One Year Later


The first anniversary of my return to Portland passed this week with a feeling of celebration and gratitude. We have come full circle around the sun.

A year ago my daughter was reluctant to trust my return. In her mind it was only “until you go away again.” My move out of town had broken trail in our long-term reunion and served to echo the original abandonment. During the year we had lived in the same neighborhood – even since her arrival in 1993, it had never been easy for either of us to sort through the puzzle pieces of relinquishment, and eliminate the divisive seams of our fractured family. My return signaled a time to reestablish our bond within proximity of the lives we were living. I was back within reach. My time away was over. Renewal of our enduring bond had been challenged and her trust had turned to detachment. In my heart, our bond had always been part of me – together and apart. In real life, our bond lives in a fragile and precarious container built between the two lives we have lived apart.

The losses in the family while I was away had been deep. Cathy’s adoptive father had died around Thanksgiving the year before we returned, and she assumed sole responsibility for her aging adoptive mother. Soon she will move her from Florida into a place nearby to become a full-time family resident of the Portland branch. The health of my husband’s beloved parents faded and, one after the other, died during our time in Seattle. Two months after we resettled in Portland, I lost my father. The deaths of our parents magnified my desire to be closer to our family – children and grandchildren, brothers and sisters, cousins, aunts and uncles. We had learned many lessons in our life away from Portland, and one of them was that with distance comes isolation, loneliness, and an even stronger yearning to be close to our loved ones while we can.

My first year back home had been quiet at first. Over and over I sought to regain some footing in my daughter’s life. She painfully reiterated that we are not “core family” to her. I came to accept the boundary between my family and hers. On one level, I got it – and understood. In another sense, it will never be true for me. It is only true for her. Even without lives lived together, she has been, is and will be part of my core. Relinquishment does not erase being a mother. I was a mother without access to my child. She was a child with a substitute mother. When I explore the boundary that grew its thick skin between my heart and hers, I find gratitude for what we truly share, and sorrow for what has kept us apart.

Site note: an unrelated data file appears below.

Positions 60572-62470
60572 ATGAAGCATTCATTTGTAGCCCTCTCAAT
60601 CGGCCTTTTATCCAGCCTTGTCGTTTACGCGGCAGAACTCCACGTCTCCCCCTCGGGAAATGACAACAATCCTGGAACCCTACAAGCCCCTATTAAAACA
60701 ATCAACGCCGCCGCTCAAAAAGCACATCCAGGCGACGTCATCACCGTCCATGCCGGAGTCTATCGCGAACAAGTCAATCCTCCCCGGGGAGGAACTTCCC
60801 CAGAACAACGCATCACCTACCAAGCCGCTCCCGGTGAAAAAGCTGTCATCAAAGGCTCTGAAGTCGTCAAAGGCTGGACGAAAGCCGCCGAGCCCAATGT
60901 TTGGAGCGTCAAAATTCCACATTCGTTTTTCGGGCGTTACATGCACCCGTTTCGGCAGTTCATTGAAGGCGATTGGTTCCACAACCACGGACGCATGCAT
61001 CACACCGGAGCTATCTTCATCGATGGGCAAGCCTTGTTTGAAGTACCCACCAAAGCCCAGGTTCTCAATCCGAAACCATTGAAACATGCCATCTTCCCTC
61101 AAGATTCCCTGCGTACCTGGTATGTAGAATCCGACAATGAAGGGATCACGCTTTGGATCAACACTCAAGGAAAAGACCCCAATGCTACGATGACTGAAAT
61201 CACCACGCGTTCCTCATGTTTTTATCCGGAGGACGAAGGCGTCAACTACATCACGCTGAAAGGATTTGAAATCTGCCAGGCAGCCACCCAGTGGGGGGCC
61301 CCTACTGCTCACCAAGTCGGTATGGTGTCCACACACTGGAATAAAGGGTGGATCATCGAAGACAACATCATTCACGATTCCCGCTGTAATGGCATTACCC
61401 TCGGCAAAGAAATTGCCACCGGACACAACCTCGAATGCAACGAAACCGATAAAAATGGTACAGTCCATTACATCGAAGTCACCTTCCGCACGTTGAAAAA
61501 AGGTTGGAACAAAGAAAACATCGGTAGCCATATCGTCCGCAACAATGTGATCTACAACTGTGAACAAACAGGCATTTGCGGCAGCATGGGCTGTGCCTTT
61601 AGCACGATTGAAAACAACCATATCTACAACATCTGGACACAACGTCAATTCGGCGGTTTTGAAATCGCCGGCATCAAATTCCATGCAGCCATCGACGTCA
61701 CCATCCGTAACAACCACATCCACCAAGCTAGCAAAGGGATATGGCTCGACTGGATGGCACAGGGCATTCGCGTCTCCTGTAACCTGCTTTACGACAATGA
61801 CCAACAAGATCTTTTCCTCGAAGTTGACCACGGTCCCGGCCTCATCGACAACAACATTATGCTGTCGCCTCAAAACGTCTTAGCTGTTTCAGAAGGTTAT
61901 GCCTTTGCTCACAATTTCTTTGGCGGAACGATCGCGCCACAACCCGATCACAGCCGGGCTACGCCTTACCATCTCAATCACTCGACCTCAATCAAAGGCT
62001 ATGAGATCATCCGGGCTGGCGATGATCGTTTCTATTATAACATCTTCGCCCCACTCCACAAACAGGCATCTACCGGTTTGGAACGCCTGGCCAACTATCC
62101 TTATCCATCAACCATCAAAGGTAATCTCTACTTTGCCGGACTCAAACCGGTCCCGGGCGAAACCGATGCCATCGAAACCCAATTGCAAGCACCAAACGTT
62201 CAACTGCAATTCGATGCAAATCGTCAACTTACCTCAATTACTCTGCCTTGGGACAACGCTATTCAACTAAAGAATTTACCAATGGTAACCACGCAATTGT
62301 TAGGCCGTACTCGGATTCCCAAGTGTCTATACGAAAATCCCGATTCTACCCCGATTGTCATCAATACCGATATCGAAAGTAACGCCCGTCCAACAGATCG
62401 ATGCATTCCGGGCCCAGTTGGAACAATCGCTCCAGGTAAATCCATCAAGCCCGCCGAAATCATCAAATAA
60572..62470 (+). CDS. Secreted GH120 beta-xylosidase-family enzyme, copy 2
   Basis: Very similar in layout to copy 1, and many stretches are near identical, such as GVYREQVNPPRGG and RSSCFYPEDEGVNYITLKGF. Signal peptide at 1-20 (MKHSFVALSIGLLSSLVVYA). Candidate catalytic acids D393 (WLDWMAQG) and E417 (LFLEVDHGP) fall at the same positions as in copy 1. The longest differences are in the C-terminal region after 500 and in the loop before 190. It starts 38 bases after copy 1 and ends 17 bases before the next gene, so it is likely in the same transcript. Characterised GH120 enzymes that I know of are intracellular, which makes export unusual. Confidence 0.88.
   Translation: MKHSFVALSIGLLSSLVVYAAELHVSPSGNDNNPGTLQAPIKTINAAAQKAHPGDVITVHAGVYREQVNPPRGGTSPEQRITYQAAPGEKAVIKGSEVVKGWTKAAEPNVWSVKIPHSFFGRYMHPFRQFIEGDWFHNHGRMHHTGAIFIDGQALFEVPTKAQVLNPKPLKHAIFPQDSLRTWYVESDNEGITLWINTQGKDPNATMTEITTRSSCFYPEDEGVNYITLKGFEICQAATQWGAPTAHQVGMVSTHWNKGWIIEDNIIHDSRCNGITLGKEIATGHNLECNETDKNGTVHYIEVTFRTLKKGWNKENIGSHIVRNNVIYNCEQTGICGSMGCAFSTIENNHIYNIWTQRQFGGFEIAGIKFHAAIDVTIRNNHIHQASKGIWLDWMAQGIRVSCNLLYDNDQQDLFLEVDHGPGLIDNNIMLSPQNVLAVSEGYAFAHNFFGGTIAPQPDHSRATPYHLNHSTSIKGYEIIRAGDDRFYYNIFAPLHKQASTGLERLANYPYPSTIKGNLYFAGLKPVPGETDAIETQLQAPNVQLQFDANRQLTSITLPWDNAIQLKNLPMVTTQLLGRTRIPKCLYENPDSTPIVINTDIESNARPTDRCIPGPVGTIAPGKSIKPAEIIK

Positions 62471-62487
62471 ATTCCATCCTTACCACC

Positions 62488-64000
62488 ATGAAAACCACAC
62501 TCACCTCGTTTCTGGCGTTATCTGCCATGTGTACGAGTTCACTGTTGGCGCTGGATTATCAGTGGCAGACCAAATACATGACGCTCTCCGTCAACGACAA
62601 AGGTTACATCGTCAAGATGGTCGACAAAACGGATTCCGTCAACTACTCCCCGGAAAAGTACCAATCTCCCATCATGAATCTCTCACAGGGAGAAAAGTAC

With the help and encouragement of my husband, “Uncle Grandpa Steve” we have tried to create normalcy with a focus on the grandchildren. Acceptance is the beautiful gift of young children. They know love is the most natural thing in the world. They love their “Uncle Grandpa Steve” – he’s warm and fun and knows a lot as they explore the pond and build things in his shop. They call me “Grandma” in between cupcakes I bake for them and our connection feels complete.

Last week I attended Quinn’s basketball practice for the first time while Steve tended Reed at his guitar lesson up the street. Quinn called out to me, “Grandma! The door is open so you can watch from up there.” He pointed to the door of the balcony for spectators overlooking the gym. I looked up from my knitting on the bench in the school hall and grinned, “Thanks, Quinn!” – gathered my coat and went where I could watch. He’s a natural athlete and my heart swelled up with pride to watch him play. I sensed that he could feel my eyes as his ball swooshed into the hoop or bounced off the backboard. He felt the smile across my face as he ran the ball across the gym floor. Invisible joy filled the space between us and his intuition let him know that I wasn’t going to miss a beat.

Beyond family gatherings and kid-related events, I waited for Cathy to initiate connection. Forcing it is pointless. We both want it to be real, whatever that is. After a hiatus, Cathy came over to write last week. By the time she left, the blog was back on schedule and the next phase of writing resurrected. Even though we don’t read each other’s chapters, we love writing together. It’s something we, and only we, do together. Our motivation to continue our Kathleen~Cathleen project to the finish rekindled and we left each other at the end of the evening with a full-hearted hug.

“In the end, it will all work out. If it’s not worked out, it’s not the end.”

It’s beginning to feel like it will work out. It’s definitely not the end but we’re going in the right direction. However this plays out for us, we’re both doing our best and we accept that in each other.  We’ve come this far – a long way. No matter how we struggle, we have to trust that the love we share will help us and carry us through from here.

To read my daughter’s counterblog, please visit ReunionEyes.



One response to “One Year Later

  1. I should never read your blog at a break at work, as they often make me cry. The honesty, the yearning, the hope – it humbles me to watch this naked evolution of love between the two of you. Happy Anniversary – I am grateful that the two of you are back in eachother’s orbit. You are both growing deeper and more true.

    Liked by 1 person

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